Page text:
Onlinereviews are mainly used by those businesses whose audiences are smallin nature (Pickard,2012).Through the online surveys, the study team emails the respondents alink through which they take the self-administered questionnaire.However, the list sources and the rates of response from the onlinesurveys may not be sufficient to support research with specified backto back target population (Stage&amp Manning, 2015).The online platform is crucial as it would give the respondents anopportunity to view the products, the marketing concepts, the productvalue and many other commodity features. The potential respondents ofan online survey can be obtained from the internet research panels,subscriber lists and the internal records about the clients (Turan&amp Needy, 2013).

In-personsurveys indicate respect for the respondents and offer an efficienttechnique of engaging the participants and catching their attentionthan the telephone or online survey methods (Turan&amp Needy, 2013).In-person surveys are mainly used when conducting a back to backsurvey in some regions such as Asia and the Latin America (Goertz&amp Mahoney, 2012).It is important to analyze the data obtained from a survey so thatfair inferences can be obtained (Pickard,2012).Some of the useful analytical techniques include regression, clusteranalysis, and the Van Westendrop Price Sensitivity Meter. Adequateuse of statistical knowledge would assist to identify thestatistically significant results that are important for marketingpractices (Stage&amp Manning, 2015).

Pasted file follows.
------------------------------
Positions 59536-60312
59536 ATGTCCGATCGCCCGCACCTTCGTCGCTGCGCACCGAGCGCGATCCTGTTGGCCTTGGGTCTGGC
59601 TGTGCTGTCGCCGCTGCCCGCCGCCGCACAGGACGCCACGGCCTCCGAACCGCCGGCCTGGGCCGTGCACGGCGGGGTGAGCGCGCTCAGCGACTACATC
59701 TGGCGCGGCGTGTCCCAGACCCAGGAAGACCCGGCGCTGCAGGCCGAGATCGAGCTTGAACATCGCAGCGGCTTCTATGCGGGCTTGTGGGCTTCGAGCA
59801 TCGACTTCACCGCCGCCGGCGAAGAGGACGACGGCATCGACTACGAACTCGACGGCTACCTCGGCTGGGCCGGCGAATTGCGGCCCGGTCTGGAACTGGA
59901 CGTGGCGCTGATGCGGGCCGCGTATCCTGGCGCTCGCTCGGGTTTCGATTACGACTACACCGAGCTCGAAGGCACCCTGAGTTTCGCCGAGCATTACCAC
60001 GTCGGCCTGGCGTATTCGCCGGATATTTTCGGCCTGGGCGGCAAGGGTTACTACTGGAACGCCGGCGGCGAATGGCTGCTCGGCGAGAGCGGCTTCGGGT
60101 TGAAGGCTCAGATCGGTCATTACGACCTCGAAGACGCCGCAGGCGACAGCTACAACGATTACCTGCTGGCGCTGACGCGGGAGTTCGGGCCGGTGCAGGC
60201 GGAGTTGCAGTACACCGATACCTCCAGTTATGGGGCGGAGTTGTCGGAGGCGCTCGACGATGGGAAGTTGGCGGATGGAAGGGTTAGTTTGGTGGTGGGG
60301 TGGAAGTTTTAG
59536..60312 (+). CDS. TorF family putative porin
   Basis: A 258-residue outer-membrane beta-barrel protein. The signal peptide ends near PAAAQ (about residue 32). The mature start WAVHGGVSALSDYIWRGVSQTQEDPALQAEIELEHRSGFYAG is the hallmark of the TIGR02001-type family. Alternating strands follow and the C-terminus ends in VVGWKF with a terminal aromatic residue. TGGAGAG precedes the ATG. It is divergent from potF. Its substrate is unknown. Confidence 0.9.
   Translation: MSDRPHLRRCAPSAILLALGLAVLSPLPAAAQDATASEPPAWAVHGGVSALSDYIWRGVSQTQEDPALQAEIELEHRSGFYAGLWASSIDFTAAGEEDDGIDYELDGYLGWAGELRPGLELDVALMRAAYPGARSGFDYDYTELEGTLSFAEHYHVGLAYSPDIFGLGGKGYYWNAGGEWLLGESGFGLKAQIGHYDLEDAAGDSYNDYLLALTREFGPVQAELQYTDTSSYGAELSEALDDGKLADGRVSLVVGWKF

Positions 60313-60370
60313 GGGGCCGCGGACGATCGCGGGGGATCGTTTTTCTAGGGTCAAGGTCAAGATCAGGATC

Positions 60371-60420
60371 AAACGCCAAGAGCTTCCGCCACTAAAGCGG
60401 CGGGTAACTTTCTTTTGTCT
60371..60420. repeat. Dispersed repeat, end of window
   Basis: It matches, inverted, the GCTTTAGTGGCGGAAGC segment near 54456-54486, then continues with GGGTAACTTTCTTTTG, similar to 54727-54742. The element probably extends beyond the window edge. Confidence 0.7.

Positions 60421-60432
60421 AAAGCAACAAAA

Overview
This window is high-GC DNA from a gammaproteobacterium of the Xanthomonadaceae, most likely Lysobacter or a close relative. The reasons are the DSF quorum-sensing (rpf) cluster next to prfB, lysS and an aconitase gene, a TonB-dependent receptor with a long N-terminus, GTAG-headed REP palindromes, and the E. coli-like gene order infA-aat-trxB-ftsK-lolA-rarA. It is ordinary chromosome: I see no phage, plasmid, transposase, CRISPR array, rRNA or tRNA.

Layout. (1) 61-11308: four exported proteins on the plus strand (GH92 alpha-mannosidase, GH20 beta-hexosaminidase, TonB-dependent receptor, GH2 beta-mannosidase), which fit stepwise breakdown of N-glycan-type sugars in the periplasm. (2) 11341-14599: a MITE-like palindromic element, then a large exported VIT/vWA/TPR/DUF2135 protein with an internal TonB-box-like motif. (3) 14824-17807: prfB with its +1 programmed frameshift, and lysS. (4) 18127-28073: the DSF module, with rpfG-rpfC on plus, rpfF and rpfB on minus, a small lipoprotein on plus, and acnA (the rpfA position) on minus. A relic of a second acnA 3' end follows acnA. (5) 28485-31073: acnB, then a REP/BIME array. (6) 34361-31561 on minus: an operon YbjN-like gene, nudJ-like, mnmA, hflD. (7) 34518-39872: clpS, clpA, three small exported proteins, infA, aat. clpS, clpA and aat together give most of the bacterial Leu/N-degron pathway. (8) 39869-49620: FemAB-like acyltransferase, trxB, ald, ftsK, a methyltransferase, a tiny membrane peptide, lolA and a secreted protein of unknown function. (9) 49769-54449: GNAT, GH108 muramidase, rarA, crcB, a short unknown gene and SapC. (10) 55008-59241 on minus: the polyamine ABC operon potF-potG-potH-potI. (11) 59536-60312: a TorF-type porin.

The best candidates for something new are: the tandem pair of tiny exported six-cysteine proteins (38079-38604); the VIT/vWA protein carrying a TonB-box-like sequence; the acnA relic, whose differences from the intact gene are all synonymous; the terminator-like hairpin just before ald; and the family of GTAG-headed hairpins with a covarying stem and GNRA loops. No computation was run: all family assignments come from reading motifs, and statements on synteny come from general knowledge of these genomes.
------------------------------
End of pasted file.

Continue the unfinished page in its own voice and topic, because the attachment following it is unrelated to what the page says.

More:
Quantitativetechniques are essential for the sales team as they allow thepersonnel to realize the precise demands of the consumers as well astheir choice (Pickard,2012).Therefore, the sales staff can determine the marketability of aproduct in a particular region as the needs of the clients areidentified. This aspect helps to save time for the salesprofessionals as they possess the necessary knowledge about what isrequired and where it is needed. The sales team can then devise theappropriate marketing plans to increase the awareness about theproducts in those places that exhibit low rates of demand andpreference for the product (Pickard,2012).